Rounding out the cast, the sensual Corinne Clery looks like she's in a daze much of the time. John Steiner chews up what few scenes he is featured in and Luciano Pigozzi makes the best of it in his role as Pak. He does look to be enjoying himself firing a ray gun during the big finale. Clery will be most familiar to fans as the Bond girl who comes to a bad end in MOONRAKER (1979) at the hands of Drax and his hungry dogs.
She also stayed unclothed a good portion of the time in HITCHHIKE (1977) with David Hess and Franco Nero. Even with her skimpy attire in YOR, her top threatens to fall down at any moment, but fails to do so, so don't get your hopes up, people! Pigozzi (Alan Collins) has been in dozens of genre movies in supporting roles such as BARON BLOOD (1972) where he has a memorable death scene. Steiner is one of the most recognizable faces in Eurocinema. One of his earliest roles was as the sympathetic doctor in the excellent political western, TEPEPA (1968).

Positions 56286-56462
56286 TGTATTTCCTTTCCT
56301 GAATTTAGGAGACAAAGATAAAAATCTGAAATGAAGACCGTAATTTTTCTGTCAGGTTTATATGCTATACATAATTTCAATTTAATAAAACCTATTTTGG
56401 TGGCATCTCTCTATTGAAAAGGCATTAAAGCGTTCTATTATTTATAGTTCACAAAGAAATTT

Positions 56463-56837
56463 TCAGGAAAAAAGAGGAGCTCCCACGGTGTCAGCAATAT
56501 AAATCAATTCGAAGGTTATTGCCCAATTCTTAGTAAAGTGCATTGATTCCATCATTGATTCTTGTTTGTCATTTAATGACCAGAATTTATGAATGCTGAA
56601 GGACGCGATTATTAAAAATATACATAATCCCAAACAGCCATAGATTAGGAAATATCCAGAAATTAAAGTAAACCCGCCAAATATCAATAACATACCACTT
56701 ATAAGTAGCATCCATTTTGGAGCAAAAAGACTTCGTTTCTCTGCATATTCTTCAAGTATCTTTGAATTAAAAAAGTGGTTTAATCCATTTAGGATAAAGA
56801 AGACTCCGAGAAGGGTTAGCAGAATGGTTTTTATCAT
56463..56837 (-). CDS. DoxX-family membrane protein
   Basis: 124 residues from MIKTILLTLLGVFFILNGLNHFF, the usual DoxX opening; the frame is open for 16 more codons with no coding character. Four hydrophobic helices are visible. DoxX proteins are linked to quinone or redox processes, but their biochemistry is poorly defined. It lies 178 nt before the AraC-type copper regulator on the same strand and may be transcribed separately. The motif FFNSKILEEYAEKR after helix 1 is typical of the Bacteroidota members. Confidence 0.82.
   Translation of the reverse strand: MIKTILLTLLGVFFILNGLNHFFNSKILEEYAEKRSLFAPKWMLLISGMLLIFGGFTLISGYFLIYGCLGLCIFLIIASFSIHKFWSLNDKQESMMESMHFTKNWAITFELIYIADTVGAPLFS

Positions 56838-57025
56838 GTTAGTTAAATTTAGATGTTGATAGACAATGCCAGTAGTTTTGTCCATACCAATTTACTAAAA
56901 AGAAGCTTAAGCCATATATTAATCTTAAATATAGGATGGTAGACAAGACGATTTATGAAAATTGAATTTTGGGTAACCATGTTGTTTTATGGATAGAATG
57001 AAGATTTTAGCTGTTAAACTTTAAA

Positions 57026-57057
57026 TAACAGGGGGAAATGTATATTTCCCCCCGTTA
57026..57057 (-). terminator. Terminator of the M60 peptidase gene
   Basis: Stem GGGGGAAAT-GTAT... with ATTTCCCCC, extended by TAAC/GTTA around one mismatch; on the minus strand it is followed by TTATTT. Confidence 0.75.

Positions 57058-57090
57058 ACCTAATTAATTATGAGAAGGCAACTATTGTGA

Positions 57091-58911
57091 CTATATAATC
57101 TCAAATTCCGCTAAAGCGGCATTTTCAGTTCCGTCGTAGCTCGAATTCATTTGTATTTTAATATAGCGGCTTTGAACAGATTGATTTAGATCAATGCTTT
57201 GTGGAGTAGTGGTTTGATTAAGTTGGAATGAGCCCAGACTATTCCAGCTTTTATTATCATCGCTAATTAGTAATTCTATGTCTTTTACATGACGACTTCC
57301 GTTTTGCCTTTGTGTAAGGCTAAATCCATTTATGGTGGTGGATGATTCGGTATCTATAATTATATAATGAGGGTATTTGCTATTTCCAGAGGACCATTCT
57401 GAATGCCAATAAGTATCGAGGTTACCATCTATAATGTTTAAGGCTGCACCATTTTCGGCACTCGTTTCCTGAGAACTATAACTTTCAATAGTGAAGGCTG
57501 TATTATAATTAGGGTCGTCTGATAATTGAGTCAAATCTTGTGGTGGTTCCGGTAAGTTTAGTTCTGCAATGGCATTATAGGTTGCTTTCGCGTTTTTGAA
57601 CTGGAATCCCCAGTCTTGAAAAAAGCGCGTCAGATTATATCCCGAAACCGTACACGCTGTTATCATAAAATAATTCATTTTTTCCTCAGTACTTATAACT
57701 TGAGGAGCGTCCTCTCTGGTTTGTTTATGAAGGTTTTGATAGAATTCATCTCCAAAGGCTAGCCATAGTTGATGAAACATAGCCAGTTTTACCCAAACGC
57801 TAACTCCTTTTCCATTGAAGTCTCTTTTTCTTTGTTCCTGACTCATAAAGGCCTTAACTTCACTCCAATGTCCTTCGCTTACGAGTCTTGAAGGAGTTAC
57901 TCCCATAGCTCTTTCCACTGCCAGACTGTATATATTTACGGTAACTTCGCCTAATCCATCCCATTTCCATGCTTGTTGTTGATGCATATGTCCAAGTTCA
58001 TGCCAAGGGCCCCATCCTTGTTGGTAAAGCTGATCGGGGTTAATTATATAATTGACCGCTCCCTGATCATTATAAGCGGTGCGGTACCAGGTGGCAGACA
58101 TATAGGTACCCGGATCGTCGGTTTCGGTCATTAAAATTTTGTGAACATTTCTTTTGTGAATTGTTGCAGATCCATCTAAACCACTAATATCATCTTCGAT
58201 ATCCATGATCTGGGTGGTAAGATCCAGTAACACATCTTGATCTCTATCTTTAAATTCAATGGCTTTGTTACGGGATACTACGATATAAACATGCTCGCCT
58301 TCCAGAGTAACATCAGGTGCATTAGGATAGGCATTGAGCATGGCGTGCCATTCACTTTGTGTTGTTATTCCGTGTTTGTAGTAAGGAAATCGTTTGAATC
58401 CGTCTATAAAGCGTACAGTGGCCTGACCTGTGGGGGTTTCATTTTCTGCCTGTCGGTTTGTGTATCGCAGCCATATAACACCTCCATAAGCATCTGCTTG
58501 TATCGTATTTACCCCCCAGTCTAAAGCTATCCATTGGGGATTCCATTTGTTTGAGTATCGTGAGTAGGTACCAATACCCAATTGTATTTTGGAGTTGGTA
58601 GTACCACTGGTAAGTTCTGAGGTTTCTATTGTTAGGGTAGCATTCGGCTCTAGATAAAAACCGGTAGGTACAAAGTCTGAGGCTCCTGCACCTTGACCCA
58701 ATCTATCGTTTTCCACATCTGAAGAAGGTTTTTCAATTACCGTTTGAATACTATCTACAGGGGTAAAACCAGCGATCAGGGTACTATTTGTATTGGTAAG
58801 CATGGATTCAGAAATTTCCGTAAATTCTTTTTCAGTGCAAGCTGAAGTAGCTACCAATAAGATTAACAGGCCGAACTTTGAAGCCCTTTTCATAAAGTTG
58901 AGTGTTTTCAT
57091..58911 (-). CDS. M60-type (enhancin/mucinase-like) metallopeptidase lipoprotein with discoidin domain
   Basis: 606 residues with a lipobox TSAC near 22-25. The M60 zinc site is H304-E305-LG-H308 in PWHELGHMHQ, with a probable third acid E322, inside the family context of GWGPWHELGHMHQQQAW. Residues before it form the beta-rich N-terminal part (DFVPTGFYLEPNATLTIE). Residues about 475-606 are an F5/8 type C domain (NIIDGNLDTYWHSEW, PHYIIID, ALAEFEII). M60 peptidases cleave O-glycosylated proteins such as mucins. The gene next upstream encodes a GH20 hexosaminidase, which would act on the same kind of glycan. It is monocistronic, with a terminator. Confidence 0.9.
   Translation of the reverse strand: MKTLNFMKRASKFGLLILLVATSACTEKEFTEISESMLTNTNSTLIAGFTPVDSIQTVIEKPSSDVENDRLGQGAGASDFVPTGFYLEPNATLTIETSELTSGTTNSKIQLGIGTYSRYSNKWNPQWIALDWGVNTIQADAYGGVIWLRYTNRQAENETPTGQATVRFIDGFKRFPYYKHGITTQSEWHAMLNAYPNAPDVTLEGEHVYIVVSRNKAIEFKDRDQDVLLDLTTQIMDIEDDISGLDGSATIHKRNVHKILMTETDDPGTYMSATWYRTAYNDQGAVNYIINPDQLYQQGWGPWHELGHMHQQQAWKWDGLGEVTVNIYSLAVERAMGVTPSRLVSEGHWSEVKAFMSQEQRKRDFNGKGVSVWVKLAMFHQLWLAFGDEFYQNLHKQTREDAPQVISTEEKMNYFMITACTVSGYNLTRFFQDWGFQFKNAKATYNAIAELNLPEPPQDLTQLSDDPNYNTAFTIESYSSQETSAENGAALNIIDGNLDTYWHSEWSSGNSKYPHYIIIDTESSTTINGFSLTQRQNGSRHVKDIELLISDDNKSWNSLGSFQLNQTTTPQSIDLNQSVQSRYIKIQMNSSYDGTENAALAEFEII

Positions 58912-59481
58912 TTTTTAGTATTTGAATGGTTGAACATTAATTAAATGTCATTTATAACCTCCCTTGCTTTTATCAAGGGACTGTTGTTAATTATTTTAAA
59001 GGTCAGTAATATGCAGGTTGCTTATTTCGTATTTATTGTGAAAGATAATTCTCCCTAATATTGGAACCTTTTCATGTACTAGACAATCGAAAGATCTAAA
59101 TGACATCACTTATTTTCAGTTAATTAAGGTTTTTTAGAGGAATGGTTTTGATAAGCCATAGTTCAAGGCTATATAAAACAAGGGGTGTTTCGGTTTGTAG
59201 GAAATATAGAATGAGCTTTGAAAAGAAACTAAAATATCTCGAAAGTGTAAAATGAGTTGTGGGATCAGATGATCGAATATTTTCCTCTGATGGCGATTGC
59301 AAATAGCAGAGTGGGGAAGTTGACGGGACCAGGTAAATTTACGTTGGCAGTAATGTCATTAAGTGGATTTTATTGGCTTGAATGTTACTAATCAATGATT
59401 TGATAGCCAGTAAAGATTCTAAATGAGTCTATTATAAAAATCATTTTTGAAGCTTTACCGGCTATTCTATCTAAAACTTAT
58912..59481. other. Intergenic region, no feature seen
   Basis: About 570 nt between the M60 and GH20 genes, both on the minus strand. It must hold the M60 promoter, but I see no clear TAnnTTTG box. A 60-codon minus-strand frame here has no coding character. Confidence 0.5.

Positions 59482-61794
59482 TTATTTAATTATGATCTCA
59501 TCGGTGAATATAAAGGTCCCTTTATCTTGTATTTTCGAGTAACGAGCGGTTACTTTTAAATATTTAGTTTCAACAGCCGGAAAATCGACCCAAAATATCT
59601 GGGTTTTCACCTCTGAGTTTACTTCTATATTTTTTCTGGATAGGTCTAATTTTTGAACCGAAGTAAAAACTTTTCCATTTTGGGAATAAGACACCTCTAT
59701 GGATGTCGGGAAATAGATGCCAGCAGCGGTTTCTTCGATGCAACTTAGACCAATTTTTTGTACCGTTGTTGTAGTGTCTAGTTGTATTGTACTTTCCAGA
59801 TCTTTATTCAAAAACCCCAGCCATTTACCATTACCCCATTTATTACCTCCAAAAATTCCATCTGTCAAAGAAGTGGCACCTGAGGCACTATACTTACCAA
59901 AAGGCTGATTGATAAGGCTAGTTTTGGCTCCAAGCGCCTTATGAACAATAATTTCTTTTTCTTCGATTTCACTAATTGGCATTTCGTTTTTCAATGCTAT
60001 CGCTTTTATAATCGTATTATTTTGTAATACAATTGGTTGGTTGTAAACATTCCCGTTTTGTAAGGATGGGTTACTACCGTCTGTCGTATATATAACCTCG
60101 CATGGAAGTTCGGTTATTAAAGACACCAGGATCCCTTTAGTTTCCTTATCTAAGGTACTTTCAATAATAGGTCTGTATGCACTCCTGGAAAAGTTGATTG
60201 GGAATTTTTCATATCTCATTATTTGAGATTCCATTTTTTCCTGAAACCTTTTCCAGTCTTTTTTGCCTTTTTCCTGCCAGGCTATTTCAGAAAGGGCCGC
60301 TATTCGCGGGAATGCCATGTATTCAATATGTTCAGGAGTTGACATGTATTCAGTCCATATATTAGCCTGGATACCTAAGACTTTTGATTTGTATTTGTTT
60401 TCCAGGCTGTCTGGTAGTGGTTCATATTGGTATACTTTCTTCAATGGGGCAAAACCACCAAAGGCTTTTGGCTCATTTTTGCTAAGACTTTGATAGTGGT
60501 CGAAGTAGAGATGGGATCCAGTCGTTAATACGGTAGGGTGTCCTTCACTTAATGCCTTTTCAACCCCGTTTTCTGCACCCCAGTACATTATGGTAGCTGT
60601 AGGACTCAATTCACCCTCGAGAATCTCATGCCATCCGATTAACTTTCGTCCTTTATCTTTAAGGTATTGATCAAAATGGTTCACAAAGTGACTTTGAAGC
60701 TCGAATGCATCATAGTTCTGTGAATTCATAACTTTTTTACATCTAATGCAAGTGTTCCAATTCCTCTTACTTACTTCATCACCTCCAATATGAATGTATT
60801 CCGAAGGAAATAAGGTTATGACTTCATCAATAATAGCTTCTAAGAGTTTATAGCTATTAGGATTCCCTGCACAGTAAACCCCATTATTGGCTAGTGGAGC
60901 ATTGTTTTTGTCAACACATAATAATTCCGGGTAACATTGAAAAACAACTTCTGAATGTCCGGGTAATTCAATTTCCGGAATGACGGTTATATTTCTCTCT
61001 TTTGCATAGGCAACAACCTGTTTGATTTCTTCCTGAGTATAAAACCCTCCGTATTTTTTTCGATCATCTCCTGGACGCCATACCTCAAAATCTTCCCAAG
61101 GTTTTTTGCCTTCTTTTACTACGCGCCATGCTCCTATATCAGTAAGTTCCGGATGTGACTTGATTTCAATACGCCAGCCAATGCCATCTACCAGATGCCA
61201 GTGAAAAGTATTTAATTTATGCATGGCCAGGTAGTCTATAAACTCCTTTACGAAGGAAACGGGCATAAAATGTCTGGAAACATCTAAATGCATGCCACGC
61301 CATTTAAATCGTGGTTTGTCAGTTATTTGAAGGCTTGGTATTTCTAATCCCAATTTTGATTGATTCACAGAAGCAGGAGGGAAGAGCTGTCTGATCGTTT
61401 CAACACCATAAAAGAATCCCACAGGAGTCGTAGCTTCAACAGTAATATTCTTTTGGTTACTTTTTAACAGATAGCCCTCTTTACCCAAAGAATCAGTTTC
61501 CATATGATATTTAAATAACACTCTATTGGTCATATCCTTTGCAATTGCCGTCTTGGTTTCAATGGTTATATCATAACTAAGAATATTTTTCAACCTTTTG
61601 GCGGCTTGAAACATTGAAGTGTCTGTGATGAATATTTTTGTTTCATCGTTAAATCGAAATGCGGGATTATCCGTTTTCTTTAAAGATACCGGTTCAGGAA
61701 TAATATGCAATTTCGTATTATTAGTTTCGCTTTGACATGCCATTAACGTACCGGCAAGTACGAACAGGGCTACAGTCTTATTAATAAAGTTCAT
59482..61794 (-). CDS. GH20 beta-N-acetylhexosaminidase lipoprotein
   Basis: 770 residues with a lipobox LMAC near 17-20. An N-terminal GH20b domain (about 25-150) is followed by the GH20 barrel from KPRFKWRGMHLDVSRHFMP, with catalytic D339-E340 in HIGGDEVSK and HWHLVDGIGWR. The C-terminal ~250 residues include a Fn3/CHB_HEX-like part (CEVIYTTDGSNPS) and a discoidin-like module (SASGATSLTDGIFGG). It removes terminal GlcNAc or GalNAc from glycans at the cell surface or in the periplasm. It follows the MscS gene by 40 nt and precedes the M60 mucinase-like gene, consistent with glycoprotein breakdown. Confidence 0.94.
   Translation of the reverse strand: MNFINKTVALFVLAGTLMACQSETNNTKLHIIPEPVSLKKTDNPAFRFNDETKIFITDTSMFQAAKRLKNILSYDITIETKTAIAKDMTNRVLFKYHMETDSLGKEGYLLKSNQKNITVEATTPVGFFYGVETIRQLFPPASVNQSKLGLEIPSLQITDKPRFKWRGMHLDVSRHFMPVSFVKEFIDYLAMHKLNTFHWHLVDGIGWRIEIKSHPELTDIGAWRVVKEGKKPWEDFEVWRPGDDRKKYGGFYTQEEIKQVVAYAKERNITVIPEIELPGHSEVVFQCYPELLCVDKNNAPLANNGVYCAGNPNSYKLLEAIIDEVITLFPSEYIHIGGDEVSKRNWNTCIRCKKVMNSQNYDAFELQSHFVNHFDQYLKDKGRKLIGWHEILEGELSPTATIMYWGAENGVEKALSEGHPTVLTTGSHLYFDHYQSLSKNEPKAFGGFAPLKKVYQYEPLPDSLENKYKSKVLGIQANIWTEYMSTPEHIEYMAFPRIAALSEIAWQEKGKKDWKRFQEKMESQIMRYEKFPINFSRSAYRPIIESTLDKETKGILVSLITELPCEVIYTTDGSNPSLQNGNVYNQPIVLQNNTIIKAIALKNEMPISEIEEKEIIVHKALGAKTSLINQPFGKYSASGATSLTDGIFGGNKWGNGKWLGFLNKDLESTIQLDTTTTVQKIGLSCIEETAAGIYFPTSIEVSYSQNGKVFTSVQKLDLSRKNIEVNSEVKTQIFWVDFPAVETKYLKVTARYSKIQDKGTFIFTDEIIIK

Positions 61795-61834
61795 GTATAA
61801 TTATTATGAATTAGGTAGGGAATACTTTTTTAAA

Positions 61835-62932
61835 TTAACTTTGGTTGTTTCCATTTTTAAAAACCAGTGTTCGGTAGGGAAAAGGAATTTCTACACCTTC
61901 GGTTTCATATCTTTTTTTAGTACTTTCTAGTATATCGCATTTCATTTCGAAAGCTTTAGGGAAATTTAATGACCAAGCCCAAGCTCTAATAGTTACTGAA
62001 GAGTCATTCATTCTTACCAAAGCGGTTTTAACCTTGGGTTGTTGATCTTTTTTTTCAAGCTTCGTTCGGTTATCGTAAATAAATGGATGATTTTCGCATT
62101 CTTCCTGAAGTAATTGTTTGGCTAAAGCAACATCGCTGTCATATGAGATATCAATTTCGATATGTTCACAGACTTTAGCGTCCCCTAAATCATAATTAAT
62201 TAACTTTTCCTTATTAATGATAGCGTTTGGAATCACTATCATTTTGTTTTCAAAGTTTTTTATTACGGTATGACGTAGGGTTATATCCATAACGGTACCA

The oversized Triceratops looks like a big balloon. The Yor action figure with the kung fu grip puts in the first of two cameo appearances
The dinosaur effects are of the variety found in the Kevin Conner directed quartet of fantasy films produced the decade prior; three of which were for Amicus and the last for Columbia--LAND THAT TIME FORGOT(1975), AT THE EARTH'S CORE(1976), PEOPLE THAT TIME FORGOT(1977) and WARLORDS OF ATLANTIS(1978). The second half of the film turns into a futuristic style movie once Yor and company reach an island ruled over by the Overlord. The usual footage of an abandoned factory standing in for a post apocalyptic setting is trotted out again replete with laser guns and robots. This portion of the film borrows the ending of PLANET OF THE APES (1968), but offers hope in the form of a loopy closing scene narration.
YOR (1983) is a movie whose storyline holds a lot of promise and potential, but delivers goofy cheap thrills and lots of laughs instead. For some, this movie will hold little to no interest whatsoever. For me, YOR is mostly a bore and a chore to sit through even by bad movie standards, although it has a few chuckle worthy moments. Most trash cinema lovers should have fun with it. It wasn't intended as a comedy, but damn, if it didn't turn out that way. If seeing a caveman armed with a laser rifle is your idea of fun, than this movie is definitely for you.
The source of this review is a DVD-R I made from a Turner Classic Movies(!!!) widescreen broadcast about two years ago. I believe there is a German DVD, but I don't know if there are English options.